Outbreaks of both types of herpes simplex alternate with periods when the virus lies dormant in the nerve cells. The reappearance of blisters may be triggered by such factors as fever, infectious diseases, exposure to sunlight, menstruation, or pregnancy. The blisters usually last from 10 to 14 days. Treatment for recurrent herpes includes elimination of the precipitating conditions, local antibiotic treatment to prevent bacterial infection, and treatment with antiviral drugs such as acyclovir, although some resistant strains (see drug resistance ) have developed. There is no cure. The herpes simplex virus is also the cause of a form of viral encephalitis .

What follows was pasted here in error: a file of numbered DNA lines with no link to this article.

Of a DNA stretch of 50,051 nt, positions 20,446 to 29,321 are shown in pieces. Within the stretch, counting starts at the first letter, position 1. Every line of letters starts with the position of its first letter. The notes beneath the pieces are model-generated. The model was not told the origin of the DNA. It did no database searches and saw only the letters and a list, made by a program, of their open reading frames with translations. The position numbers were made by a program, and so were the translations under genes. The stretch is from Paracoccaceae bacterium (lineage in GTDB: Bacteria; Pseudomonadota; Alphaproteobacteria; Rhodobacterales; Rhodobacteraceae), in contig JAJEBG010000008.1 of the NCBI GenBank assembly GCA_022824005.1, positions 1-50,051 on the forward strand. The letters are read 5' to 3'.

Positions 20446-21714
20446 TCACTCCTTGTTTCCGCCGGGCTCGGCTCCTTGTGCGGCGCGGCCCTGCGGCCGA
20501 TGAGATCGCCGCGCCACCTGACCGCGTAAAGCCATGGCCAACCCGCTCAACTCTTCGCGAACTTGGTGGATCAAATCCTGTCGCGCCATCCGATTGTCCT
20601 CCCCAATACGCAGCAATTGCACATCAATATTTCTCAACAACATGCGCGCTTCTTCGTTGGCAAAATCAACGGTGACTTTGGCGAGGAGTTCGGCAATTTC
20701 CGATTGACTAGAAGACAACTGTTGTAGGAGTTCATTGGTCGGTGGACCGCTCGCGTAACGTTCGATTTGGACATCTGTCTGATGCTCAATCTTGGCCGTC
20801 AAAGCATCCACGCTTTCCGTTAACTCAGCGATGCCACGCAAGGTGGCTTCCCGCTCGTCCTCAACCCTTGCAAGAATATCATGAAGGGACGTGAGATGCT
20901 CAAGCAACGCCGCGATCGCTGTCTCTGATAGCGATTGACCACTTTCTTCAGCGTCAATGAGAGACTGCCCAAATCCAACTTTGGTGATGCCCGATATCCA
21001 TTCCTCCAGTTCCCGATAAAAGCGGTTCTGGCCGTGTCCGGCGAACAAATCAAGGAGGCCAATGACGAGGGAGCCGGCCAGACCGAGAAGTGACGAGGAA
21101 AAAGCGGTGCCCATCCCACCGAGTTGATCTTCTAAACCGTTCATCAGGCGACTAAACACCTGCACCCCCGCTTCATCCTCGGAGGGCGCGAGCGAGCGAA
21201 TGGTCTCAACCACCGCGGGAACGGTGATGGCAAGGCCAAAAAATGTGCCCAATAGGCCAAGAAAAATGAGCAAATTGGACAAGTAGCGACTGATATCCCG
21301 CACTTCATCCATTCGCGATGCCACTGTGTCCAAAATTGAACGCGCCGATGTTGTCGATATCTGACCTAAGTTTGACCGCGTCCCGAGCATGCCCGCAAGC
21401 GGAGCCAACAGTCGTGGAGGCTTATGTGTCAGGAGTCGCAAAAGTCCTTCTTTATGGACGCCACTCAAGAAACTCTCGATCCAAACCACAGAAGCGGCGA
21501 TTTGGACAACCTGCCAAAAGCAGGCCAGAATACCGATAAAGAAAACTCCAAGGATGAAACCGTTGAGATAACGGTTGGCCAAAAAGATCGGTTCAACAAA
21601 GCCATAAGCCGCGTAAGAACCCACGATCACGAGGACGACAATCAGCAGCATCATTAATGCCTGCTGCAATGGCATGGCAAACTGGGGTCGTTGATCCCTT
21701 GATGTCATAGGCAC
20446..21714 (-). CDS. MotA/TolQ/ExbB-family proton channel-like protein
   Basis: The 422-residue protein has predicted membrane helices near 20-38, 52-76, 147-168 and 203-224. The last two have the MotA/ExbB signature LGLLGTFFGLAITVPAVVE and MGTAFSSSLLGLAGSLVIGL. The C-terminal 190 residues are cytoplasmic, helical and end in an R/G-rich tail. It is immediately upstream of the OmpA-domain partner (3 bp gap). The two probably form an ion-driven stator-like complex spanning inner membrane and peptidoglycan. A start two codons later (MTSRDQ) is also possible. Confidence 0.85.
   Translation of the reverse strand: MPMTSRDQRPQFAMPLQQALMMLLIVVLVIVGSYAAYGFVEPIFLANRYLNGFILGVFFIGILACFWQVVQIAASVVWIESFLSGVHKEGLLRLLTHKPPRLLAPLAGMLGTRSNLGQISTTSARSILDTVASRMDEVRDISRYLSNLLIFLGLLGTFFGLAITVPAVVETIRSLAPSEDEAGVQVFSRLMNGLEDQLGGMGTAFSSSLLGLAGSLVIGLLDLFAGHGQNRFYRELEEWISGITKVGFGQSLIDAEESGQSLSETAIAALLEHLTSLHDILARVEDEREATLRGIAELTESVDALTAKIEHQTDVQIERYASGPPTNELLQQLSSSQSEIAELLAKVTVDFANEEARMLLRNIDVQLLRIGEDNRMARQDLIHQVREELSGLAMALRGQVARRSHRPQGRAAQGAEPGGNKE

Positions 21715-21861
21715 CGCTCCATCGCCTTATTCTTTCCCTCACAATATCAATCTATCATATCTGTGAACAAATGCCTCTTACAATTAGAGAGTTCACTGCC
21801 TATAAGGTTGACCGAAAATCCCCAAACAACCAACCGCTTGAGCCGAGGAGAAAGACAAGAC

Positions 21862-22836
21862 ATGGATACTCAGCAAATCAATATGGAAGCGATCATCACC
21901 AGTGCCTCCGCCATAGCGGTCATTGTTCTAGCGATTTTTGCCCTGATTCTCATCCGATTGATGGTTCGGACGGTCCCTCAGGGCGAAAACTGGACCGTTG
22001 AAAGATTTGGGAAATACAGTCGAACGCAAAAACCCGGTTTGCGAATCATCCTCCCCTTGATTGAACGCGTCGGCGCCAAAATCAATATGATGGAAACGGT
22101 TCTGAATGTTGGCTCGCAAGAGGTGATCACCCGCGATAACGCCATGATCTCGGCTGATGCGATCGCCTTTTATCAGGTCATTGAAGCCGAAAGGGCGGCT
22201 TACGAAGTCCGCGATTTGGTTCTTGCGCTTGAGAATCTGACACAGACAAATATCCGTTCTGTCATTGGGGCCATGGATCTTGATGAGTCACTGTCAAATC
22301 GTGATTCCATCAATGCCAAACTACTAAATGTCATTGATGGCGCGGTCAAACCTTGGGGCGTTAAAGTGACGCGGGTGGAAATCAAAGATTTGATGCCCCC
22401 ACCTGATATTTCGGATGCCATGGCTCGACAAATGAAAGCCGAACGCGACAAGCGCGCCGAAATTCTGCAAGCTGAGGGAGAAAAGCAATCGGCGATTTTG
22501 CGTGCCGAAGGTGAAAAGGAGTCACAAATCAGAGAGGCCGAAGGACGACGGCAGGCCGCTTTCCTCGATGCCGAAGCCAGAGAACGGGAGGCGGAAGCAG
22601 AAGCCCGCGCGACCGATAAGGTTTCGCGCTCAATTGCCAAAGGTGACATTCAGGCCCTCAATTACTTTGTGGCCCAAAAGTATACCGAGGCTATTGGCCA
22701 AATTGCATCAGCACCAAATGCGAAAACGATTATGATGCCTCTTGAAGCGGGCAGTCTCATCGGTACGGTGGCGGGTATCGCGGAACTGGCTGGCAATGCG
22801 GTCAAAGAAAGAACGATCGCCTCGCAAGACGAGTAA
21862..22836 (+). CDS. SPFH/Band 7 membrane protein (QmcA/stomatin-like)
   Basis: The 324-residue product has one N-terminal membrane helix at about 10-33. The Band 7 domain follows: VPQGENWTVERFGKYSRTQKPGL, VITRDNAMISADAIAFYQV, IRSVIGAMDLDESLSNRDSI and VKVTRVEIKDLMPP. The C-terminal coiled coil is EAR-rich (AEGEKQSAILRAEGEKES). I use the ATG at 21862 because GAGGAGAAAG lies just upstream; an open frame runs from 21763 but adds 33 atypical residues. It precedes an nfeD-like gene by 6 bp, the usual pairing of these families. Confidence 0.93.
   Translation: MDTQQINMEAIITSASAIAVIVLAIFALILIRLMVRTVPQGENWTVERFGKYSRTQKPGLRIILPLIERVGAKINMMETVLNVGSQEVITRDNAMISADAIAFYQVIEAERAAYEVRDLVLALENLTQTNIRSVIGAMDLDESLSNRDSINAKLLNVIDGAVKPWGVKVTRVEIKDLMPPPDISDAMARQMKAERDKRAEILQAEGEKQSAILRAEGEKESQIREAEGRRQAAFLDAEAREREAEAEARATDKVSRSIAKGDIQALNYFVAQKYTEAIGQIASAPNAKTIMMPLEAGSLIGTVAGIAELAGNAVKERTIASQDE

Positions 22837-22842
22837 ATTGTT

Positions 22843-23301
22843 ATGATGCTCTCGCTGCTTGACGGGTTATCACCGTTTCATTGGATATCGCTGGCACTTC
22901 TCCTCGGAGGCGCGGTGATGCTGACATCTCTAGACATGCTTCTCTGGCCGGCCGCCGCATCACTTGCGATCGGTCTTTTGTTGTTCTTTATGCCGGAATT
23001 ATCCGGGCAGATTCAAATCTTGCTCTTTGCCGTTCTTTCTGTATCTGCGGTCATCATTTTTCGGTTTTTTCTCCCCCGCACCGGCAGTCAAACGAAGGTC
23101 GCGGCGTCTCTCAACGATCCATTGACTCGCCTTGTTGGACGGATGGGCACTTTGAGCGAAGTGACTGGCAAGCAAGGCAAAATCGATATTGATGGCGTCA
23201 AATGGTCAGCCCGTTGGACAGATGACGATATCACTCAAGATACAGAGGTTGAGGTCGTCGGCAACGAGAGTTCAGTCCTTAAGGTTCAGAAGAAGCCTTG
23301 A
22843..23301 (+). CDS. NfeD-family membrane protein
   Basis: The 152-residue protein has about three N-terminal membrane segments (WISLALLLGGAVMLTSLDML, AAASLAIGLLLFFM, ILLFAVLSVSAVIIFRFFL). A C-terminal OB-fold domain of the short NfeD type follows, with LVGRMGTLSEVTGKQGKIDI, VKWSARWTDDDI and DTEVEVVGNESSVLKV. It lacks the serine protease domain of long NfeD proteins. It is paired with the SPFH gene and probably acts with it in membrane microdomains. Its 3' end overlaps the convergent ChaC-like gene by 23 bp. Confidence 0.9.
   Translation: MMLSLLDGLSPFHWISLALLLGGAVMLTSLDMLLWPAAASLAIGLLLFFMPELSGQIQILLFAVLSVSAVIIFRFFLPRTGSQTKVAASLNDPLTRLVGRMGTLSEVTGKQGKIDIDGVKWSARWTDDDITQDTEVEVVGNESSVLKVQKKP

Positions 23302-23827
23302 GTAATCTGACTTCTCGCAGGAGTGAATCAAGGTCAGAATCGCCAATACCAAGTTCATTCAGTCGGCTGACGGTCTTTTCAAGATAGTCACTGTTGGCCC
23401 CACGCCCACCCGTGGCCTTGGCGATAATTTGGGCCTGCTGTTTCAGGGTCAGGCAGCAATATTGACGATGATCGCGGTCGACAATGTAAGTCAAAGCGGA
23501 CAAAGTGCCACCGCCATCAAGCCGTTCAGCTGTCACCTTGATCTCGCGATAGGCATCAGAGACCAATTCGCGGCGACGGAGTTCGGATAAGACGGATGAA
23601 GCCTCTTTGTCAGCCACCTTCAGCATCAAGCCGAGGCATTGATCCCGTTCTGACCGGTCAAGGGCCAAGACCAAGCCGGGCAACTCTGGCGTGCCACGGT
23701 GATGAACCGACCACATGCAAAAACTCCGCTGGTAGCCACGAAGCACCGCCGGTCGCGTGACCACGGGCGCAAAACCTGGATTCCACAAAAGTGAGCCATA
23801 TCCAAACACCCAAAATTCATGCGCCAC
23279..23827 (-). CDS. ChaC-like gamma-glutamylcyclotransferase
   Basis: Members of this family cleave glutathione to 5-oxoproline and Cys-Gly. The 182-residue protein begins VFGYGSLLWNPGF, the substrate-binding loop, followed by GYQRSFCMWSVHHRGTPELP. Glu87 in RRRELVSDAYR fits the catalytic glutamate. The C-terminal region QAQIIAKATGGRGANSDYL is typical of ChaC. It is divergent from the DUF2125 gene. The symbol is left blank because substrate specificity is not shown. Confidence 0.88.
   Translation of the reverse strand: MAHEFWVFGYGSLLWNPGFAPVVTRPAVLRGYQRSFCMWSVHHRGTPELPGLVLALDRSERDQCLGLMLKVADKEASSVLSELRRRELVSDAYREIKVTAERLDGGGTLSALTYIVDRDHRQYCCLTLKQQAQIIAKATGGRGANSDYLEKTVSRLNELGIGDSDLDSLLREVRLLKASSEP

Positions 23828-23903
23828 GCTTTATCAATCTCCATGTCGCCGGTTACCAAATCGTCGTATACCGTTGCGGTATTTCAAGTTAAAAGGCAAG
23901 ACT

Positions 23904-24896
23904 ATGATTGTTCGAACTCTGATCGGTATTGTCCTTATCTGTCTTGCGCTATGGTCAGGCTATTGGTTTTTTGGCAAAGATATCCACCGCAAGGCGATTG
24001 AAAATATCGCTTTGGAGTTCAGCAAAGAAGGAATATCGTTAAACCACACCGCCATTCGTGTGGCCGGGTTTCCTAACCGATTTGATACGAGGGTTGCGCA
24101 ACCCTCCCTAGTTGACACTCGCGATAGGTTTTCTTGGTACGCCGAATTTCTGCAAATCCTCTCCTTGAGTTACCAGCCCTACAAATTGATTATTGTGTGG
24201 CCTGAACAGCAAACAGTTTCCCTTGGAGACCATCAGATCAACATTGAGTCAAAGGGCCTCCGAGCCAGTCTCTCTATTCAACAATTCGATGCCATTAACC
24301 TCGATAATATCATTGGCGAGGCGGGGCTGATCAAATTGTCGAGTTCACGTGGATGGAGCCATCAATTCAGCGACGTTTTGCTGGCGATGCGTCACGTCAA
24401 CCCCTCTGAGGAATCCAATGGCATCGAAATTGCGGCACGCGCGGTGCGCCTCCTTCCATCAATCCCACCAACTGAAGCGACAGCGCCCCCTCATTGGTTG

See also herpes zoster (shingles).
The Columbia Electronic Encyclopedia, 6th ed. Copyright © 2012, Columbia University Press. All rights reserved.
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